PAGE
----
I always thought of black tights as a mundane item. I’d pick up a multipack of opaques whenever I could remember to, and I relied on them for most of the year, but I didn’t really give them much thought. My thoughts were reserved for more exciting sartorial pursuits – midi dresses, mainly. But that was until I tried a pair of Heist tights which are, I kid you not, one of the best things to happen to my wardrobe since, well, ever. Why? Because the brand is putting women and their needs above everything else.
“We decided to start with a much overlooked product that has not been redesigned since they were first invented,” explains Ellie Howard, head of community at Heist. “We looked at what a pair of tights would have to look like if they didn’t slip down, if they didn’t dig in, if they didn’t roll. By working with 67 women to begin with, getting under their skin and creating a laundry list of things they wanted, we could then start to see what our tights would look like.” The brand was founded in 2015 by Edzard van der Wyck and CEO Toby Darbyshire, who may both be men but quite clearly understand the need for innovation and better choice within the women’s lingerie market. “We fundamentally think the underwear industry is stuck in the Dark Ages,” says Ellie. “We think that women’s clothing is often spoken about, commented on and linked to women’s wider role in the world. But underwear is never really discussed. What’s interesting is that for the garments that are worn closest to our skin and very intimately, we’re willing to put up with discomfort when we shouldn’t have to.”
When you start with the customer, the woman and what she wants, you can go pretty far from that point
In terms of the product, the reason these tights are so revolutionary boils down to a few factors. As well as a choice of deniers (The Thirty, The Fifty, The Eighty and The Nude) there are two choices of waistband on every pair – a high waist and a slightly lower style – which may sound basic but proves to be a real game changer. I can personally attest to the fact that they don’t slip, the waistband doesn’t roll over and it doesn’t dig in. Also, as Ellie explains, “another problem with tights were the seams. So, our tights, instead of being two legs stitched together with a waistband on top, are knitted in a continuous tube and then snipped in the middle before the waistband is hand sewn on. Then you do away with the gusset, which is so gross and we also got rid of the seam on the end of the toe.”
At around £20 for a pair, they’re not cheap. But one pair will outlast several of its cheaper counterparts (they even wash well), and the range of sizes puts a lot of high street brands to shame. The brand launched Heist+ back in November, meaning that sizes now range from 4-24. "We had to go across the world and find the only knitting machine (in a Japanese factory in China) capable of producing the waistband for sizes 16-24.” explains Ellie. Although you won’t find a plus-size section on Heist’s website – all sizes are presented together – having a separate launch for Heist+ was important to the brand. “We spoke to over 300 women ranging from sizes 16-24 and while length was a huge problem for many, there were also women who were having to wear three pairs of knickers over the top of their tights just to hold them up. It’s so outrageous."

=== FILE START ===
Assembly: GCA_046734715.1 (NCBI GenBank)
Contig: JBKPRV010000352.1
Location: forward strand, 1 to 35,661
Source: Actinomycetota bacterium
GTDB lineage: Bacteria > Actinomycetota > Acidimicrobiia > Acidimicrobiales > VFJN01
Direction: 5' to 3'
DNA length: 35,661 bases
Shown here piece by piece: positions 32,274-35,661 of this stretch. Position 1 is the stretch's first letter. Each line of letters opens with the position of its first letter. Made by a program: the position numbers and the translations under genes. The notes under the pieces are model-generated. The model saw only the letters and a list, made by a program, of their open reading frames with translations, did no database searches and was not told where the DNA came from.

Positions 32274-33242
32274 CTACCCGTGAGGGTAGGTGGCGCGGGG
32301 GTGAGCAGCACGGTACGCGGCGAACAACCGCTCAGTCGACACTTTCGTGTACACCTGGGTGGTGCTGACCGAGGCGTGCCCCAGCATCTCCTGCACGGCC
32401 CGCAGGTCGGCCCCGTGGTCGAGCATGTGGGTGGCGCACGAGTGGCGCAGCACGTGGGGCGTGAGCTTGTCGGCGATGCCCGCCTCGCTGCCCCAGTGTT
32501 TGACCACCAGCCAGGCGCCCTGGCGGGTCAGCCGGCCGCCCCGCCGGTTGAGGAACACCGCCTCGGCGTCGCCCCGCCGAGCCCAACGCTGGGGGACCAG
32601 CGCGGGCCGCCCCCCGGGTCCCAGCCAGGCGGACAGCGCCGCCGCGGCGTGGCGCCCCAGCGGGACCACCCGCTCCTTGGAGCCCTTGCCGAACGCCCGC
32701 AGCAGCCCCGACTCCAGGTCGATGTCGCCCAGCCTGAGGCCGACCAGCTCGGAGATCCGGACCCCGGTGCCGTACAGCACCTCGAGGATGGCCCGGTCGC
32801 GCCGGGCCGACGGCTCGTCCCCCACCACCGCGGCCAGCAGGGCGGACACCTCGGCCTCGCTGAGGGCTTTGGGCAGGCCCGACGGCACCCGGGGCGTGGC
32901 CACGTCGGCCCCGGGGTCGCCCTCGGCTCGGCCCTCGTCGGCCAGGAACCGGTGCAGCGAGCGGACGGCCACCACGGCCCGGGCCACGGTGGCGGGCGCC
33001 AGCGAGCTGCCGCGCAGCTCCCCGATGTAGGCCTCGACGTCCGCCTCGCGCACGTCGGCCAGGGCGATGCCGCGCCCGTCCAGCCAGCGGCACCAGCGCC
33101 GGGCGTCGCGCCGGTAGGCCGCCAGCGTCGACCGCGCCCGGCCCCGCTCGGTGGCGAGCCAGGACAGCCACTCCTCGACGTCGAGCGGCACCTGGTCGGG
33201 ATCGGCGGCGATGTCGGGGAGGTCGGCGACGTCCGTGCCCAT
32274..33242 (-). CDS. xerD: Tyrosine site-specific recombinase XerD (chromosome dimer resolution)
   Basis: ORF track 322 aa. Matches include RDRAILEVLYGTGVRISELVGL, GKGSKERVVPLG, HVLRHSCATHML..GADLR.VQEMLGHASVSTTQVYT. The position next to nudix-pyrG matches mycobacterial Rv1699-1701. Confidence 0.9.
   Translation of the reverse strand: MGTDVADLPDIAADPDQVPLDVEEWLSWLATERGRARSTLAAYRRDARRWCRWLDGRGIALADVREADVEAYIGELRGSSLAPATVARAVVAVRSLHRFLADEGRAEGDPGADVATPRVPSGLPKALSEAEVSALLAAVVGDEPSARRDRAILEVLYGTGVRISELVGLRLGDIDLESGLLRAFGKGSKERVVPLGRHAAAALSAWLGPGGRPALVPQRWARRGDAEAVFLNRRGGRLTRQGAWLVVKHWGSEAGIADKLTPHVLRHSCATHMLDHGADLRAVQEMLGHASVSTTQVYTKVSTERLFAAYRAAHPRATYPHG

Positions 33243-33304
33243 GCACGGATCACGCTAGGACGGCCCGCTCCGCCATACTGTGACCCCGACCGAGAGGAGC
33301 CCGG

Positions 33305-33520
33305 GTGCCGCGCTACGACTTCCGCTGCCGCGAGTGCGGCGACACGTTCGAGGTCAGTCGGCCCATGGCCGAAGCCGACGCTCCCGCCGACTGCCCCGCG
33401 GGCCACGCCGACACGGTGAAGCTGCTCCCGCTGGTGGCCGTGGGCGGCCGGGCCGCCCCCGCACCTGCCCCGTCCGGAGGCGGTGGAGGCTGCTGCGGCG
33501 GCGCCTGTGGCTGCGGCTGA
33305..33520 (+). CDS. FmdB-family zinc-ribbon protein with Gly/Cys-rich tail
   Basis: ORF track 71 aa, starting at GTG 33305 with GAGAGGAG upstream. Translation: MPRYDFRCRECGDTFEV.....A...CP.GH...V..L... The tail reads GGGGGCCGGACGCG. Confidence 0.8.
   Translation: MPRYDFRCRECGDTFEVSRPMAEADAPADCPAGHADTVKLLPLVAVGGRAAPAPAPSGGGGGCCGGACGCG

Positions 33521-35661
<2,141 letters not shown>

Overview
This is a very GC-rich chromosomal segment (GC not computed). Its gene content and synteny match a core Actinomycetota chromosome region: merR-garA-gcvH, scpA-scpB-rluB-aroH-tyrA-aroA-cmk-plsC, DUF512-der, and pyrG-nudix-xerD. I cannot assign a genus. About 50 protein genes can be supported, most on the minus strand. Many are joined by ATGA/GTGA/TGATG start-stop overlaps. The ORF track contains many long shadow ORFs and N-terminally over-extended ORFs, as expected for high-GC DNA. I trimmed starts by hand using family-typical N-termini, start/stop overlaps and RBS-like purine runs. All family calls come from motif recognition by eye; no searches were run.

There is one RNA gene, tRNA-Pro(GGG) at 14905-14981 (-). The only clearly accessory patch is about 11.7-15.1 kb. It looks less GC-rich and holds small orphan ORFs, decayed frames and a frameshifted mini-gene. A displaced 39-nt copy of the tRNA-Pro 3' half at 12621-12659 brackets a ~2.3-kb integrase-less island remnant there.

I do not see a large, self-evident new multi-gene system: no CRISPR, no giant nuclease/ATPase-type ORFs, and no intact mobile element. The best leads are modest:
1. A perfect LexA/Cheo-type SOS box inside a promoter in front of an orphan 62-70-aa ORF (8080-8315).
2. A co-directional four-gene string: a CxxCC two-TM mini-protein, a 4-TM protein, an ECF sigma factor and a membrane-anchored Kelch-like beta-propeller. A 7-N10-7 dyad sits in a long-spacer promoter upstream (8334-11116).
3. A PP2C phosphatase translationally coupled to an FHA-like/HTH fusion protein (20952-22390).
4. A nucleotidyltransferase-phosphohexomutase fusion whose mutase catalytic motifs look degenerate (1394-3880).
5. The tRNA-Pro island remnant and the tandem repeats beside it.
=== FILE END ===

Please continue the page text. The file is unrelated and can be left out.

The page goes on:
In fact, tights are just the tip of the iceberg. Heist will be launching underwear this autumn, and for this Ellie and the team have spoken to 1,000 women from wide-ranging demographics, in order to understand exactly what it is we all want. “When you start with the customer, the woman and what she wants, you can go pretty far from that point,” says Ellie.
Last year, Heist attempted to buy advertising space across London’s Tube network but were told by TFL that, as the imagery showed a woman’s bare back, it wouldn’t be permitted unless this was covered. This has only made the team more determined to communicate the story they want to tell. “How on earth can we provide an alternative view if we’re not allowed to? Let us just join in,” says Ellie. “I think that’s why the whole thing got a great response because it was never about “let’s not do sexy”, it was saying “let’s also do strong”. We’re currently in the throes of launching a new campaign around women’s movement. Not just in the literal sense but also regarding what women want to do professionally and personally and how can we build a conversation where women set their own agenda, rather than being told what is socially acceptable.”
There’s no doubt that Heist is a success story so far. The brand now ships to 38 countries worldwide, has seen a growth of 30 per cent month on month and, on its busiest days, sells a pair of tights every 15 seconds – the most popular being The Fifty.
We’ve got a lot to say and we’re not afraid to say it
In just over two years, Heist has gone from a startup to somewhat of a cult phenomenon. So, other than the quality of the product, what does Ellie think is the key to the brand’s success? “We want the message to be very clear – it’s not about practicality on one end and sexy on the other – those aesthetics have to be combined. The Heist+ launch was a really exciting thing but we’re also just really proud of the work we’ve done on the brand behind the scenes and where it’s going to go. We’ve got a lot to say and we’re not afraid to say it.”
HEIST'S HERO TIGHTS: